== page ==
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An odd relationship with safety

Alan Braunholtz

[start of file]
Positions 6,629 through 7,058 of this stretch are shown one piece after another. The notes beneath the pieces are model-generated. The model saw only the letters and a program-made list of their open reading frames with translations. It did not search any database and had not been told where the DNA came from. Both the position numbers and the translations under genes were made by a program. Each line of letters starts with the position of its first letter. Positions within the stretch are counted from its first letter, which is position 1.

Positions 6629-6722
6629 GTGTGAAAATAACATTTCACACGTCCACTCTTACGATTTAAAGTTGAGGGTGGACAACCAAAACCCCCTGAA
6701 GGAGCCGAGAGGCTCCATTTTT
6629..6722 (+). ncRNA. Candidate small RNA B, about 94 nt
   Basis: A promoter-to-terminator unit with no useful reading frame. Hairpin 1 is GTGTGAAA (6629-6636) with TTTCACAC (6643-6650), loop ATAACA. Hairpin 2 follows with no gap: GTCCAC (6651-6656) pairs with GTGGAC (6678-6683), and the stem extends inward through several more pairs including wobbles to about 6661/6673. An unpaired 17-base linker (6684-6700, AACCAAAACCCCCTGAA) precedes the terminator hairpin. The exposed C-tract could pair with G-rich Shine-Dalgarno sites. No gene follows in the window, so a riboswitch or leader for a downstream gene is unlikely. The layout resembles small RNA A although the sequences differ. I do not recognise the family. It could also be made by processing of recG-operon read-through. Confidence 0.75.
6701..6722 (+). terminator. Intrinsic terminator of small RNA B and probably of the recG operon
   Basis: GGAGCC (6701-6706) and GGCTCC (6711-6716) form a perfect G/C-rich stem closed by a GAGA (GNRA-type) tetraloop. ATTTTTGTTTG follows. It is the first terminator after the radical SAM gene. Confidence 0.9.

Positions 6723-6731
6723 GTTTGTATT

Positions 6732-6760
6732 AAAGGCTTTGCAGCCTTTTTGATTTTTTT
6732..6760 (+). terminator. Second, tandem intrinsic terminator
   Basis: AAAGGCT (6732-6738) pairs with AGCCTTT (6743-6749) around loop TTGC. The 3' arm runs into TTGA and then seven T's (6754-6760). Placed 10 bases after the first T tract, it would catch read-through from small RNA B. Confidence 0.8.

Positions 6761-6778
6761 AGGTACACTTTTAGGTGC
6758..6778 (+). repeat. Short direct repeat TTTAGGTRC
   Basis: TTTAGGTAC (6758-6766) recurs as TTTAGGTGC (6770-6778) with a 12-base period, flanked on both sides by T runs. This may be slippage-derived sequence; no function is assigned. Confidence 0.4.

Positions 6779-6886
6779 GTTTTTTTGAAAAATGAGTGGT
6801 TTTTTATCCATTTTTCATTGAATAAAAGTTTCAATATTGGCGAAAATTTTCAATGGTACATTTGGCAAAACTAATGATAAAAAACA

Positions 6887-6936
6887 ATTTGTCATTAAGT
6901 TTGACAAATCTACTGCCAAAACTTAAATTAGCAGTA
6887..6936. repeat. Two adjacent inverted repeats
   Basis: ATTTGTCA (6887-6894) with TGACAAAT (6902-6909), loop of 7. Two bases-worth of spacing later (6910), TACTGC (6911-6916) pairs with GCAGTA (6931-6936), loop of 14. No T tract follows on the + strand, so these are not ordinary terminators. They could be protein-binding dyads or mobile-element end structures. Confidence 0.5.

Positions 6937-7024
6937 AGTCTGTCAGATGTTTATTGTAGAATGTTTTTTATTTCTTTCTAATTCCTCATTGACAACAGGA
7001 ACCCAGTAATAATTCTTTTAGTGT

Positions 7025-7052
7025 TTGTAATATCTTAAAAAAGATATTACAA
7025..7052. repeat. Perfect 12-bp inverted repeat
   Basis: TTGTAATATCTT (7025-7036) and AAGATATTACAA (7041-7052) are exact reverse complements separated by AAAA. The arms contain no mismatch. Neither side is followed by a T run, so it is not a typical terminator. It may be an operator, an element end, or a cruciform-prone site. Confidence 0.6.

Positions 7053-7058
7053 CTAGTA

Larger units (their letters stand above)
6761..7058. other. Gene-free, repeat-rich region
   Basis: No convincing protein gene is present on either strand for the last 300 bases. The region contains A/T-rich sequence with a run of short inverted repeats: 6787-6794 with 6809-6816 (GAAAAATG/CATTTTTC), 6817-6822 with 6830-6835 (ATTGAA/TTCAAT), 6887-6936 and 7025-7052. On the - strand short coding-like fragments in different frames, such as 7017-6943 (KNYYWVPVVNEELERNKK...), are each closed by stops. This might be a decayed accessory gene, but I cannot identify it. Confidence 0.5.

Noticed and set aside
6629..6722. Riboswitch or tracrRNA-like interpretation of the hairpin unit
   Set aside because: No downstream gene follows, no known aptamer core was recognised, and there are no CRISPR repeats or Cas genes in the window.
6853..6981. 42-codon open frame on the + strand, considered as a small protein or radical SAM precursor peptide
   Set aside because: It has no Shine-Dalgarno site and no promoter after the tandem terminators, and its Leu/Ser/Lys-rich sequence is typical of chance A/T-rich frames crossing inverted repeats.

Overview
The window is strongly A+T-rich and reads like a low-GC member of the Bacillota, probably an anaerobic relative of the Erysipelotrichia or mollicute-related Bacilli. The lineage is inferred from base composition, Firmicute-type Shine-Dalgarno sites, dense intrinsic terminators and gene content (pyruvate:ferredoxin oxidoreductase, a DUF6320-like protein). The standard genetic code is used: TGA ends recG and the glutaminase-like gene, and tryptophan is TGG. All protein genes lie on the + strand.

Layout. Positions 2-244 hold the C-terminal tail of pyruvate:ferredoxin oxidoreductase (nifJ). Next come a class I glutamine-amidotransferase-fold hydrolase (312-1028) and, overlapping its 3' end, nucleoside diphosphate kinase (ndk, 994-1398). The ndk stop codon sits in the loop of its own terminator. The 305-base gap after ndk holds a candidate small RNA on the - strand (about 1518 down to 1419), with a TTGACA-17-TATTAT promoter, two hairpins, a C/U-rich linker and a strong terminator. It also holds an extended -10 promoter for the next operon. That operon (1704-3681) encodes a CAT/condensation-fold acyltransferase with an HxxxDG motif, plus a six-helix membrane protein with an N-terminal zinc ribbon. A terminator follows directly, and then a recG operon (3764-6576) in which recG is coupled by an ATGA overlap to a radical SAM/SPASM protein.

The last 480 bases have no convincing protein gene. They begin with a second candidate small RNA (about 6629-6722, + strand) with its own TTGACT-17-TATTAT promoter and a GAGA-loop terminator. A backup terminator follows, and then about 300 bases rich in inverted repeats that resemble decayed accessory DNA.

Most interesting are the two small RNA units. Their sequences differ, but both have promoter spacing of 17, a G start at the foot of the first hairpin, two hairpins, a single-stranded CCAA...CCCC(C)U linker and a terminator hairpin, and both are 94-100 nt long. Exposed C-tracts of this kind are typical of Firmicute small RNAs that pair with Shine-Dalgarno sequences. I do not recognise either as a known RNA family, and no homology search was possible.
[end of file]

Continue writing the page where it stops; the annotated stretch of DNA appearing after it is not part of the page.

Safety Week raises its timely head to remind us that while “safety” doesn’t have the glamorous and fun image of say a Mountain Dew commercial, being hurt – or worse – puts a damper on life that no amount of soft drinks will change.Safety may not be the talk of the apres-ski scene – “I skied so safely today you should have seen it!” – but we all expect it in our lives. Through a combination of regulations, lawsuits and consumer choice, there’s an awful lot of thought, design and management by other people going into keeping us safe in our daily lives. So much so that when we choose activities where we are actually responsible for our own safety, we don’t realize it and act appropriately. Danger is part of the rush of risk taking.Any time a liability form materializes mentioning risk of injury, your primitive “prey” part of the brain should start cranking up with the adrenaline. Too often instructors or guides in the adventure sports arena hear the husband telling his wife to just sign and not worry, as “if it was really dangerous they wouldn’t let us do it.” Denial is never a good start to risk management, which is where Safety Week comes in. It’s not so much “don’t take any risks,” but understand what they are and possible consequences of your actions to yourself and others.Now all publicity is good publicity, but where a giant pink pig comes in is anybody’s guess. Mine is it’s kind of a left -over mascot from when the ski patrol snow pigs team dominated the infamous Great Race in Lionshead, crossed with a TV sock puppet called “Lamb Chop.”As a child I found Lamb Chop’s funny until I made the connection between deliciously dead meat and those oh-so-cute bouncing balls of fluff on our neighbor’s farm. Then it all became a little disturbing. I guess you have to admire the honesty of calling a pig “Pork Chop.” It either shows how removed we are from the realities of our food supply or how comfortable we are with it.Pig factories are about as far removed from the idyllic images of family farms with foraging, overfed pigs dying in their sleep as you can get. If a kennel treated any of our companion animals (dogs, cats)remotely close to how a factory farm does, it would be prosecuted for cruelty. It’s amazing how flexible our moral code is when our interests (profit, cheap food) are concerned. Still, the epidemics of obesity-related health issues are their revenge.The ski trail No Tickee No Laundee disappeared with our increased sensitivity to Asian stereotypes. A rumor from the fabulous Sundance Saloon is that Eagle’s Nest will change names, as despite its position overlooking the Eagle’s Nest Wilderness area, it could be linked to Hitler’s hideout instead.If we’re this sensitive, why not give pigs or vegetarians a bit of respect and back off the Pork Chop moniker. Safety-wise, a pig named Pork Chop doesn’t look to be doing too good, although it’s hard for any animal mascot to create a good safety image. We eat, hunt and kill pretty much all of them. Then you either have a prey animal looking petrified, fragile and vulnerable hiding on the green beginner runs or mean predators like tigers and wolves stalking the slopes. “Watch out, here comes the wolf pack” is perhaps a more realistic safety image on some runs. Looking at how some of us ski, a mad cow might be acceptable.Now, a tough-looking, no-nonsense ski granny would be a great safety mascot “Still doing this at 80 and you better behave young man if you want to be too!” Mother knows best, as experience is the key ingredient to risk assessment. Youthful “it’ll never happen to me” foolhardiness can be seen in the high car insurance rates for young males and tobacco companies allegedly targeting teenagers to get them hooked before they know any better.Our media culture celebrates the risk taker with all its emphasis on “extreme” sports and “just do it” slogans but pays little attention to the voice of experience. “Just walk away (when it’s not right)” is a better motto for most of the mature and healthy adventure athletes I’ve met. The saying “There are old climbers and bold climbers, but very few old and bold climbers” is still appropriate where safety is concerned.Alan Braunholtz of Vail writes a weekly column for the Daily.Vail, Colorado


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